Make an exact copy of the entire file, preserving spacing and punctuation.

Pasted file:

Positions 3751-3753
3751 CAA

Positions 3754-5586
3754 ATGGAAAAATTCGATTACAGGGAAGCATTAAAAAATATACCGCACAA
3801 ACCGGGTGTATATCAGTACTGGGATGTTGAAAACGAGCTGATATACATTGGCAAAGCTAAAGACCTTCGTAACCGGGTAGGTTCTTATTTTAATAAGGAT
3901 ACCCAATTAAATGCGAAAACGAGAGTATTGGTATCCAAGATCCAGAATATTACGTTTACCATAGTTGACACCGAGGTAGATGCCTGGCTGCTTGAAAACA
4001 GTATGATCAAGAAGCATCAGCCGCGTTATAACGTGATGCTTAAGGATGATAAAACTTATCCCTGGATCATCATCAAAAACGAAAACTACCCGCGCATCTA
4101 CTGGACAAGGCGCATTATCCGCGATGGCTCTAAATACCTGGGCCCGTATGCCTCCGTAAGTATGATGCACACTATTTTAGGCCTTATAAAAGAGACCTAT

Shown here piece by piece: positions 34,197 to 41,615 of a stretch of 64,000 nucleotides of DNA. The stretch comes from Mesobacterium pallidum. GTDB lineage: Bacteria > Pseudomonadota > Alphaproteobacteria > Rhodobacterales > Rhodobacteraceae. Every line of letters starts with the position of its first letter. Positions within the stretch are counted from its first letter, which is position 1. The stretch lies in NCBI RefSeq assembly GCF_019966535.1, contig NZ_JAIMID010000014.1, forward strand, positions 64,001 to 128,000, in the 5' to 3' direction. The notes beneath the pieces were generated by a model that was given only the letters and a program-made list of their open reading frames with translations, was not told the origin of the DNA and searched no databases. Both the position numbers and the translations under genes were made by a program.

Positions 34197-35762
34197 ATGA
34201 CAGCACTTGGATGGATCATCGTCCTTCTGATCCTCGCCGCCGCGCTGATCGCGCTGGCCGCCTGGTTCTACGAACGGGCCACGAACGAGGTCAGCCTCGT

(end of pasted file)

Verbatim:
Positions 3751-3753
3751 CAA

Positions 3754-5586
3754 ATGGAAAAATTCGATTACAGGGAAGCATTAAAAAATATACCGCACAA
3801 ACCGGGTGTATATCAGTACTGGGATGTTGAAAACGAGCTGATATACATTGGCAAAGCTAAAGACCTTCGTAACCGGGTAGGTTCTTATTTTAATAAGGAT
3901 ACCCAATTAAATGCGAAAACGAGAGTATTGGTATCCAAGATCCAGAATATTACGTTTACCATAGTTGACACCGAGGTAGATGCCTGGCTGCTTGAAAACA
4001 GTATGATCAAGAAGCATCAGCCGCGTTATAACGTGATGCTTAAGGATGATAAAACTTATCCCTGGATCATCATCAAAAACGAAAACTACCCGCGCATCTA
4101 CTGGACAAGGCGCATTATCCGCGATGGCTCTAAATACCTGGGCCCGTATGCCTCCGTAAGTATGATGCACACTATTTTAGGCCTTATAAAAGAGACCTAT

Shown here piece by piece: positions 34,197 to 41,615 of a stretch of 64,000 nucleotides of DNA. The stretch comes from Mesobacterium pallidum. GTDB lineage: Bacteria > Pseudomonadota > Alphaproteobacteria > Rhodobacterales > Rhodobacteraceae. Every line of letters starts with the position of its first letter. Positions within the stretch are counted from its first letter, which is position 1. The stretch lies in NCBI RefSeq assembly GCF_019966535.1, contig NZ_JAIMID010000014.1, forward strand, positions 64,001 to 128,000, in the 5' to 3' direction. The notes beneath the pieces were generated by a model that was given only the letters and a program-made list of their open reading frames with translations, was not told the origin of the DNA and searched no databases. Both the position numbers and the translations under genes were made by a program.

Positions 34197-35762
34197 ATGA
34201 CAGCACTTGGATGGATCATCGTCCTTCTGATCCTCGCCGCCGCGCTGATCGCGCTGGCCGCCTGGTTCTACGAACGGGCCACGAACGAGGTCAGCCTCGT